THE SEA TO SKY ADVANTAGE
- 25 years of leading expeditions.
- Special hotel rate in Whitehorse.
- Certified guides with Wilderness First Aid.
- Diversified, tasty menu with meals prepared by our guides.
- Food drop to reduce backpack weight.
- Our guides carry most of group equipment thus reducing the weight you
need to carry.
- Top of the line equipment including tents.
- Trip origins set to save costs and simplify travel logistics.
- Comprehensive package of conditioning and equipment/clothing information.
- On going preparation support from our office.
- Readings from diaries, anecdotal stories and photos help chronicle this
CHILKOOT TRAIL ITINERARY
A complete itinerary along with maps, clothing and equipment list, will
be issued upon registration.
the point of origin and return, national park user fees, White Pass &
Yukon Railroad, camping fees, cooking gear, camp stoves, tents, meal preparations,
tarps, major first aid supplies, meals/snacks/beverages on the expedition,
emergency radio or satellite phone, and professional guides.
: Transportation to point of origin, transfers,
accommodation and food other than included in the itinerary, gratuities,
and personal equipment.
: All meals while on the backpacking portion of
Arrival in Whitehorse. This denotes the day or days
spent in Whitehorse before the listed start date of the trip.
We will leave Whitehorse and begin our drive along the very scenic
Klondike Highway to Fraser, the Canadian border with Alaska. It is here that
we will leave our van for a 3 hour trip aboard the White Pass & Yukon RR
through time and scenery to Skagway, Alaska. After dinner and a short visit
to the Gateway to the Klondike we will be driven to Dyea, Alaska, where the
trail begins and our campsite.
The first part of the trail
is forested, fairly flat, and relatively easy. The trail follows a logging road
past a sawmill (1950s) to Finnegan's Point. Across from here is the magnificent
Irene Glacier. From Finnegan's Point the trail begins to climb, but not dramatically.
We will eventually descend the trail to the site of Canyon City at the mouth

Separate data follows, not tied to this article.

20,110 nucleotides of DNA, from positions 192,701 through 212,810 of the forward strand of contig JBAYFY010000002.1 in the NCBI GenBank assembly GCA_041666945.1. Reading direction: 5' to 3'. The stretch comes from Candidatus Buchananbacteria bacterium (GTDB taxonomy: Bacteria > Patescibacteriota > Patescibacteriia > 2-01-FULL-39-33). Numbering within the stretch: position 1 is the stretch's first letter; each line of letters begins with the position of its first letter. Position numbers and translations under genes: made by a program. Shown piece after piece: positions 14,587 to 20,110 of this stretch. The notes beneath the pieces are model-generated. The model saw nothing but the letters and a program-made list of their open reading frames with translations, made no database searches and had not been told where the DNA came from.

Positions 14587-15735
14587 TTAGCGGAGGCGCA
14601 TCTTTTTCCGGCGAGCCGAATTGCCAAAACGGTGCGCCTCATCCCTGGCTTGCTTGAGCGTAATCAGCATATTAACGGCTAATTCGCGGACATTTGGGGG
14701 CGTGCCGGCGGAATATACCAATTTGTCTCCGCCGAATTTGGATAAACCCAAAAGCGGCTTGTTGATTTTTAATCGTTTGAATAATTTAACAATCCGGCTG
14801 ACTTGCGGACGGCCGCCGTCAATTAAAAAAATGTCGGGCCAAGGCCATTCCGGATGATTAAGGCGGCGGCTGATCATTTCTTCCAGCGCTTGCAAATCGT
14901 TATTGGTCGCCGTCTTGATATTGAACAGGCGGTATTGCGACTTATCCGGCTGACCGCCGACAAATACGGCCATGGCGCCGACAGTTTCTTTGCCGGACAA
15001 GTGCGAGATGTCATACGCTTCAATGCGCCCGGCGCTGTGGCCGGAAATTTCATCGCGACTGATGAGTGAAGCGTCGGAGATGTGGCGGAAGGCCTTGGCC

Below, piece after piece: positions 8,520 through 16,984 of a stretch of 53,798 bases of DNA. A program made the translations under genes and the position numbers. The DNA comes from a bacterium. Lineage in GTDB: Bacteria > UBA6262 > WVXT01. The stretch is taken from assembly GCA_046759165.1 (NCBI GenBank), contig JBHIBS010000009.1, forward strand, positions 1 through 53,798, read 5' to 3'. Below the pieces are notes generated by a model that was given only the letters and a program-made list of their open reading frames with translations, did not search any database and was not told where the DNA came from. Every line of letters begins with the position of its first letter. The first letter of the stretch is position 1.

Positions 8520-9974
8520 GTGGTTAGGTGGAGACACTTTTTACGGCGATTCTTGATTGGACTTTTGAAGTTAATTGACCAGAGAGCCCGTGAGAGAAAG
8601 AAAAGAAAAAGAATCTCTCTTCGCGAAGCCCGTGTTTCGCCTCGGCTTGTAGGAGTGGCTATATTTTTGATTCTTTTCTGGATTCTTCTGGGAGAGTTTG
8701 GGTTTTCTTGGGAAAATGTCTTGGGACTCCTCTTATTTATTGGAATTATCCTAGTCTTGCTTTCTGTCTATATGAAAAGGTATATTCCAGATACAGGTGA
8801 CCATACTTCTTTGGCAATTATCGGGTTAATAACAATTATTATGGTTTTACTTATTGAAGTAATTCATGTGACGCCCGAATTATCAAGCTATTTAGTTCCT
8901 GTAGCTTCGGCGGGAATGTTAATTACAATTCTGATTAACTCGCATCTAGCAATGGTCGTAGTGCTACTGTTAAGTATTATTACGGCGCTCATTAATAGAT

of the Taiya River Canyon. This will be our campsite for the evening.
Shortly after leaving Canyon City we will begin
to climb high above the Taiya River. The trail is entirely through forest.
There are a few spots, however, where the scenery is fabulous. The trail
will eventually level off at a site called Pleasant Camp. The name refers
to the fact that this was the first level land and decent campsite after
We will begin the most strenuous section of the
trail today, with dramatic changes in elevation and vegetation. We will
leave early in the morning, as progress will be slow. As we begin our
assent from Sheep Camp, we gradually leave the rain forest behind. Tree
size decreases, and the landscape takes on the barreness of sub arctic
tundra. This stretch was called Long Hill by the goldrushers, for reasons
that will become obvious. The Chilkoot Pass, nondescript, comes into view.
At this distance its ominous reputation seems undeserved. The Scales mark
the end of the long, gradual drag up Long Hill. At the Scales, the formidable
nature of the climb over the Chilkoot Pass becomes evident. Large boulders
and a steep grade mark the route up. From the summit the trail becomes
easier as it begins to descend and level off. We are now in true alpine
tundra country. The trail to our campsite at Happy Camp will highlight
those features which make a tundra landscape uniquely beautiful.
We have completed the most difficult section
of the trail. The remainder of the trail is relatively easy. Although
there are stretches of uphill hiking they are not long or dramatic. As
we leave Happy Camp the trail rises above the valley and follows a ridge
along Long Lake. After a short hike Deep Lake appears below us. A descent
brings us back below the treeline. The trail skirts the lake and then
runs high above a narrow canyon which the river, now known as Moose Creek,
cascades from Deep Lake to Lake Lindeman, our campsite for the evening.
The trail from Lake Lindeman to Bare Loon Lake
is a tiring climb through sparse forest. There are occasional views of
Lindeman Lake as reward for our efforts. Shortly after Bare Loon Lake
the trail begins to descend to Lake Bennett. There are some excellent
viewpoints along this stretch. Near the north end of Lindeman Lake the
trail turns to deep sand, parallels the train tracks, and makes its final
elevation gain. At the top of the hill there is a spectacular lookout.
In the distance you will see the Bennett rail station from which we will
leaving. Bennett was the terminus for both the White Pass and Chilkoot
We will have the morning to explore the area around
Lake Bennett. Around 1:00 pm the WP & YR railway will return us to Fraser
where our van is parked. Our return to Whitehorse will be punctuated by a stop
at Carcross, an interesting and historical Yukon town.
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- Wildflower Heaven |
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West Coast | West
SEA KAYAKING EXPEDITIONS
Kayaking Overview | Georgian
Bay | Nootka Sound | Orcas
of Johnstone Strait | Pacific
Otters of Nuchatlitz
SEA KAYAKING EXPEDITIONS - PHOTO ESSAYS
Georgian Bay Photo Essay | Nootka
Sound | Orcas
of Johnstone Strait Photo Essay | Pacific
Otters of Nuchatlitz
Canoeing Overview | Algonquin
Park | Bowron Lakes | Nahanni
River | Pelly River | Teslin
River | Wind River | Yukon
CANOEING EXPEDITIONS - PHOTO ESSAYS
Algonquin Park | Bowron
Lakes | Pelly River
| Teslin River | Yukon
RIVER RAFTING EXPEDITIONS
Raft Overview | Babine
River | Nahanni River
| Tatshenshini River
| Tatshenshini River
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